Try to think differently. If you’re going to go through all the effort of making a scripting language, don’t make it look just like C. Think about using an event-based structure. For example, have commands like “when X happens, do Y.” Think about having many things happen at once. Amit doesn’t have to stop just because Steve is saying something. Think about different styles of programming, like rule based, functional, imperative, logic, and object-oriented. Think about alternate rules of logic, like fuzzy logic (truth isn’t certain) or linear logic (one truth can turn into another, making the first false). Make the language take advantage of the structure of your game, and you may find it much easier to build parts of your game world. Otherwise you’re paying a high implementation and integration price without gaining the benefit of a second language.


Economics is the study of human choices when it comes to managing resources (money, time, happiness, raw materials, goods, and so on). In many strategy games, economics is an important aspect of the design. Balancing the resources of your world can be a fun part of the game. Economics is also important in multi-player game dynamics: you want to reward people for making money, yet you don’t want them to have so much power that new players cannot have fun. One thing I want to explore is how location influences economics. In high school economics, businesses compete by price. Whichever business sells for less will win. But if transportation cost is a factor, then both businesses can coexist, and the player has to make interesting decisions about where to place new facilities[257] to balance all the variables (availability of labor, transportation cost of raw materials, transportation cost of product, tax rates, zoning laws, etc.).

It’s hard to come up with rules for economics in an online virtual world when the underlying costs are so different. In the physical world, “objects” take resources to build, but they typically do not use resources to keep (if you don’t use them), and you typically do not get those resources back when you throw the object away. Therefore our real world economy is based on buying things. In the virtual world, the “objects” take a small amount of memory and if you destroy the object, you get the memory back. At the same time, the very existence of a virtual object costs CPU time, which cannot be recovered. Therefore the virtual world economy might be based on renting things. If your world’s economy reflects the underlying costs, a diamond ring may “cost” as much as a bucket of sand. Although this reflects real costs of running your server, and therefore would discourage players from overloading it, it may not make sense for your game.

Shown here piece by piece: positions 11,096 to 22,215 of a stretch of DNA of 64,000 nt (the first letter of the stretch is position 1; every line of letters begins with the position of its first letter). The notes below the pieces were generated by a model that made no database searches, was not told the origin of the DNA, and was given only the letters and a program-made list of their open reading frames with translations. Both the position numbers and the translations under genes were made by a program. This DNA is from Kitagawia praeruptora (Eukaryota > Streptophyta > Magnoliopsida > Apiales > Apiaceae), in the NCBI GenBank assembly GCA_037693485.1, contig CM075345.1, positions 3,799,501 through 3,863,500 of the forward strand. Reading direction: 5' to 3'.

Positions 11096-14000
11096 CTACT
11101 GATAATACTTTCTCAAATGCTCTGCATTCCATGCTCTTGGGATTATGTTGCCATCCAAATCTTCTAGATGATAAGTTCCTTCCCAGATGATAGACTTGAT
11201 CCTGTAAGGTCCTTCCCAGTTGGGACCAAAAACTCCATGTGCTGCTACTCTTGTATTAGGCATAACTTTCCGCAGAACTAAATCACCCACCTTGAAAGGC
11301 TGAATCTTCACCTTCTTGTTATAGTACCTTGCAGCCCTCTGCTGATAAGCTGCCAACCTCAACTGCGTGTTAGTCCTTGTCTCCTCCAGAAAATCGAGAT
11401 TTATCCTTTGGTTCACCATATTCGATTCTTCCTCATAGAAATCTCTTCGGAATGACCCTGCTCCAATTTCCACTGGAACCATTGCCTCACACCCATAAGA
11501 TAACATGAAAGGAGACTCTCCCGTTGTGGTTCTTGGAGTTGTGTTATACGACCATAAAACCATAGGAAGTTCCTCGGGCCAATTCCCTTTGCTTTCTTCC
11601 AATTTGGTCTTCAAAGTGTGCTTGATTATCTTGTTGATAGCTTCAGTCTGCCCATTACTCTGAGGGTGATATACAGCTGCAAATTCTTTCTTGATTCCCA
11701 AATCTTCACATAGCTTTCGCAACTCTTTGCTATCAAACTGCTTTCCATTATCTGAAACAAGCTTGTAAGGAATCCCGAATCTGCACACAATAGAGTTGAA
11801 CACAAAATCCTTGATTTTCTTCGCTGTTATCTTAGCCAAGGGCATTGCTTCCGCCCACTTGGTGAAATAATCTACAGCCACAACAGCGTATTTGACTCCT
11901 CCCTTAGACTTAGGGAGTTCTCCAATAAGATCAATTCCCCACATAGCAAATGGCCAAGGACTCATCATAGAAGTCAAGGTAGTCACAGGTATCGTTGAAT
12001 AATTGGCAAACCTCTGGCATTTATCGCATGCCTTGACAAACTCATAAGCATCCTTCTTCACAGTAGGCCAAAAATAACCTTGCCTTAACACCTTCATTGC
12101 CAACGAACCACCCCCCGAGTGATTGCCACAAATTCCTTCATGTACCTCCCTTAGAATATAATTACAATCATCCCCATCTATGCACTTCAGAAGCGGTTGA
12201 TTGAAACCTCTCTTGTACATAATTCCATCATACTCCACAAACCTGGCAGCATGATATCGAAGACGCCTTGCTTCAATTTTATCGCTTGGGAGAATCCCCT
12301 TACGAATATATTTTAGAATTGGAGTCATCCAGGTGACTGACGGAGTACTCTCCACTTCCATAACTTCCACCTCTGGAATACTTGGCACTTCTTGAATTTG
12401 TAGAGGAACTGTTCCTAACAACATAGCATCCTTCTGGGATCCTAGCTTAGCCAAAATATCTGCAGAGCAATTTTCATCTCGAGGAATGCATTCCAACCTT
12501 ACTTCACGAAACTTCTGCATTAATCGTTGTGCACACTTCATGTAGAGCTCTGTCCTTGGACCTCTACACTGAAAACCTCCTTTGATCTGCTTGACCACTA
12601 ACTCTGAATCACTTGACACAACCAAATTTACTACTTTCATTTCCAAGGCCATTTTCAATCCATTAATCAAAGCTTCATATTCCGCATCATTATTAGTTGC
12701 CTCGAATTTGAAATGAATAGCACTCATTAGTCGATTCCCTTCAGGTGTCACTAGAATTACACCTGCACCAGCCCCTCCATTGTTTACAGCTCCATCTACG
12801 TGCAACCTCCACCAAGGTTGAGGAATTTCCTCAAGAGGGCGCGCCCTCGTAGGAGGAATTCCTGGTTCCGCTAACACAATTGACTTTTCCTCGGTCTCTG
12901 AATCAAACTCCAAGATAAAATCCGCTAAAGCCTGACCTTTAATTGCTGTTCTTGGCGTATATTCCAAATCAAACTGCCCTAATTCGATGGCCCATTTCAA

In addition to the economics of objects, you have to consider the economics of living in the world. In the physical world, mere existence of a person has a cost; in the virtual world, existence is cheap. Since a player may not be “logged on” all the time, it’s hard to come up with fair rules for the cost of existence without penalizing either players who play a lot (your core audience) or players who can’t log on much (who are likely to leave if penalized for not being there all the time). If you require someone to work for a living, the casual players may not be able to compete, and may leave.

This page and other pages I have written are Copyright © 2019 Amit Patel.

If I have a link to one of your pages or to a saved copy of something you posted to a public newsgroup, and you would prefer that I remove the link, please send me email.